In March 1961 Jaguar stunned the world with its iconic E-type, however few people remember that the Mk X also debuted that year, in the October of 1961.
Built with the American market firmly in mind, the Mk X – codenamed Zenith - was bigger and heavier than anything Jaguar had produced before. In fact its scale dwarfed even the Rolls-Royce Silver Cloud with a width of 6ft 4in and length of 16ft 10in, weighing in at a massive 37-cwt. Luxuriously appointed with disc brakes all-round, power steering and a sports car engine, it had an impressive specification.
Behind this behemoth of a car was a monster of modern technology. Following the advances made in unitary construction pioneered by Jaguar with the Mk 1 and Mk 2 saloons, the same system was adopted for the company’s flagship saloon. The entire power plant and transmission is fully isolated from the body to give a sublime ride. Already some 13-years old by the time of the Mk X’s launch, the XK engine continued to be a market leader and was lifted directly from the E-type, the triple carburettor engine was said to give 250bhp on 8:1 compression ratio (the E-type was 265 with 9:1). Perhaps the most advanced feature though was the IRS (independent rear suspension), which it also shared in principle with the E-type. This assembly was developed by Jaguar engineer Bob Knight and proved so robust that it continued in production until the Aston Martin DB7; it also remains the set-up of choice by many people who build hot rods and custom cars. Curiously the road wheel diameter was 14-inches, the only Jaguar ever to use this size, apparently favoured in America.
Perhaps the only downside was the transmission. Most models had the three-speed DG automatic gearbox, although the standard Moss four-speed (with or without overdrive) was also offered. With disc brakes all-round, the 3.8 was boosted by the curious Kelsey-Hayes bellows servo, again a version as used on the E-type. Little in the way of body revisions was done with the Mk X. In 1964, the 4.2-litre engine replaced the 3.8. Power rose to 265bhp while torque increased from 260 ft/lb to 283 ft/lbs to improve driving quality. The all-synchromesh gearbox with overdrive became an option with the automatic gearbox updated to the Borg Warner model 8. Brakes were similarly improved as the bellows servo was replaced by a conventional vacuum in-line servo. The steering box now had the much-improved Bendix Varamatic, proving a delight to use.
It was the interior that set the Mk X apart and continues to impress today with wood-veneer measured by the acre and leather by the herd. Passengers have so much space that they might as well occupy a different postcode! In the rear the pull-down picnic tables live up to their names with enough space for Jeeves to bring on the silver service. The boot was suitably voluminous ready to accept ball gown and dress suit along with enough to do the Grand Tour and still have space for a set of golf clubs. Two big fuel tanks flank each side.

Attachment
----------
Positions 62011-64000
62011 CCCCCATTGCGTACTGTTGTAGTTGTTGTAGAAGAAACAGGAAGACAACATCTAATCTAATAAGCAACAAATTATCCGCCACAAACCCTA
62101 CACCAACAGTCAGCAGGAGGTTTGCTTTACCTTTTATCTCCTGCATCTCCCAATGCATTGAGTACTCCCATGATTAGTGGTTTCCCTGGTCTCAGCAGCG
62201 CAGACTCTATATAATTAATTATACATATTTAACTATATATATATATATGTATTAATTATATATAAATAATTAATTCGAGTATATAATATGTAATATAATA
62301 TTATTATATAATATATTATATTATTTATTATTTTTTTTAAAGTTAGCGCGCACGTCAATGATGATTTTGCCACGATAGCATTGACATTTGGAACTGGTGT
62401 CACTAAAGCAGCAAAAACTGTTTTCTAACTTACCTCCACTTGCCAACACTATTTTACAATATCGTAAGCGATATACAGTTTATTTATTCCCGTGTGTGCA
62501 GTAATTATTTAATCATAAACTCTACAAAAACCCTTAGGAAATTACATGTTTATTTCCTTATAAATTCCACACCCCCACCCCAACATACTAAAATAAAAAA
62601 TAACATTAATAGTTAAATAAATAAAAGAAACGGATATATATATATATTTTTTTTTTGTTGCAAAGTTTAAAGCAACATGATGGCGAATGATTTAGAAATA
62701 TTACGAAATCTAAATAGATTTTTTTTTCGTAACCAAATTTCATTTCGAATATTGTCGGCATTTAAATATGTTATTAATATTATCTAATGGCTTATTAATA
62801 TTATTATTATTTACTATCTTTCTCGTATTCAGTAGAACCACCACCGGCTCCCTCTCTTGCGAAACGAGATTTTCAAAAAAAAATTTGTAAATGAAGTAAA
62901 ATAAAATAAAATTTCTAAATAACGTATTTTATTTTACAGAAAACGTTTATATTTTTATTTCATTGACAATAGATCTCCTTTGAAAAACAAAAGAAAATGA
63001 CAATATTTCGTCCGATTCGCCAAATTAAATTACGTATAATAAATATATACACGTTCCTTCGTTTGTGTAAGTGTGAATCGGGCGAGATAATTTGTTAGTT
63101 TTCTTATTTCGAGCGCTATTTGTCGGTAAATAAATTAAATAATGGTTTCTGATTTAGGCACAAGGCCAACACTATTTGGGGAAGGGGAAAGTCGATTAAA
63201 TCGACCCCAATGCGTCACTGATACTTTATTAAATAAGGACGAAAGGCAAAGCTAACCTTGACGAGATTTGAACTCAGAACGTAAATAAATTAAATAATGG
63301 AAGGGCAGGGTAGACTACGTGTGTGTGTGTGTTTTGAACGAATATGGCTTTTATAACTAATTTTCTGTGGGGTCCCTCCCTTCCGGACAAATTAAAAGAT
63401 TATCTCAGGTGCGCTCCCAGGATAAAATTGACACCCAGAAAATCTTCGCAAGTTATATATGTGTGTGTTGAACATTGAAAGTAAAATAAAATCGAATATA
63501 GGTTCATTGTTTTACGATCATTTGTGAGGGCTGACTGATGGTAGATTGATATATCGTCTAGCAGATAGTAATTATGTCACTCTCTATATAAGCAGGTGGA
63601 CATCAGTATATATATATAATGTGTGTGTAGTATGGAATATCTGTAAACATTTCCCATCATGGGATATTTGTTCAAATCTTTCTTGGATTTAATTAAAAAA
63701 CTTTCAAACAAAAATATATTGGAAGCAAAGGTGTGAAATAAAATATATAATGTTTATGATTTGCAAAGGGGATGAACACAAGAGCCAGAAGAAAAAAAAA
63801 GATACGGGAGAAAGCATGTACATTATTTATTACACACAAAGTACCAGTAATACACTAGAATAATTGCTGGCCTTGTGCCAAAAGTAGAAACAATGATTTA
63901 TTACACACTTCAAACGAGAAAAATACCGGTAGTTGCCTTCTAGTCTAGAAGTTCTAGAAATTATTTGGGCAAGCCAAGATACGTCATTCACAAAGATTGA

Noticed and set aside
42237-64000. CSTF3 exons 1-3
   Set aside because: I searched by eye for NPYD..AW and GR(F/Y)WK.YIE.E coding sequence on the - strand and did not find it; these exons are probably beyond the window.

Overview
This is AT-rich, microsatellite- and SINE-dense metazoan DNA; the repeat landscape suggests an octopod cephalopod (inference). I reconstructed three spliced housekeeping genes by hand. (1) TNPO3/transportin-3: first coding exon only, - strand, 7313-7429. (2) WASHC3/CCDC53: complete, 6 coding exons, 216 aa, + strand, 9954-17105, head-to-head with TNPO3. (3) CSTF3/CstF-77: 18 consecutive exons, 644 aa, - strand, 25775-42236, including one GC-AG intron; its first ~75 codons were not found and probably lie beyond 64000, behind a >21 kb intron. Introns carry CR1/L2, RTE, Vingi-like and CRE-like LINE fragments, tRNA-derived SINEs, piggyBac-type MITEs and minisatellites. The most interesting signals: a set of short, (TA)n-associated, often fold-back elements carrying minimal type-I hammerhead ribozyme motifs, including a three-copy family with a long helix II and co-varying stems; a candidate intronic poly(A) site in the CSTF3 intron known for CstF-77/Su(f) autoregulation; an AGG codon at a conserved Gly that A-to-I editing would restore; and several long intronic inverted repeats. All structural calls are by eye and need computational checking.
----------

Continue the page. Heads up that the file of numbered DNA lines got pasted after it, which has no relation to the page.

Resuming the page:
The Mk X was no boulevard cruiser. In fact once on the move the car drives extremely well and handles far better than its size might suggest. Drivers need be brave only once to appreciate the high cornering levels. It’s brisk too. But in truth the Mk X is more at home conducting its occupants in total luxury, giving little or nothing away to the best in the world. Fuel consumption was from another age though and mid-teens appears the norm.
Air-conditioning (Delany Galley) and, a Jaguar first, electric windows, became options. There was even a special limousine version fitted out with a centre partition, cocktail cabinet and massive picnic tables. In 1966 the Mk X went bling to become the 420G, gaining dashing chrome waistline strips and slightly modified interior featuring a padded dash top.
Strictly speaking there was no Daimler version but in 1968, the 420G wheelbase was used as the platform for the Daimler DS420 limousine, effectively keeping the Mk X genes in the Jaguar pool until 1992. Announced in the same year as the DS420 was the world-conquering XJ6 and although such an advance model should have signalled the demise of the 420G, such was the demand for the traditional Jaguar saloon that it remained in production until June 1970.
Jaguar always kept an open mind in its development programme and while developing a possible sixties assault on Le Mans, Jaguar developed a mid-engined V12 racer with a single car being built. But it did make seven engines with a possibility of serious production in a refined saloon. A version was fitted to the Mk X with considerable testing done at the MIRA proving ground in Warwickshire and on the road. Legendary motor journalist Denis Jenkinson managed a drive quoting that it was, “leaving my E-type so far behind it was ridiculous.” Of course that was the quad cam version of the V12, quite dissimilar to the production version announced in 1971. In May 1960 Jaguar bought Daimler and with it came the brand’s two V8 engines, one of 2.5 the other of 4.5-litres. The larger engine was tried in the Mk X giving a useful gain in performance, achieving some 133mph at MIRA. However, although many reckon pride was the reason for it not being adopted in the production car, true to Jaguar’s rationale it was the cost that made it uneconomic for series production.
There is a strong following for the biggest of Jaguars and with so many consigned to the scrapyards or trashed on the banger racing circuits, survivors are now sought after. One interesting conversion in more modern times was when a handful of cars were made into full convertibles, transforming them into extremely pleasant open-top cruisers.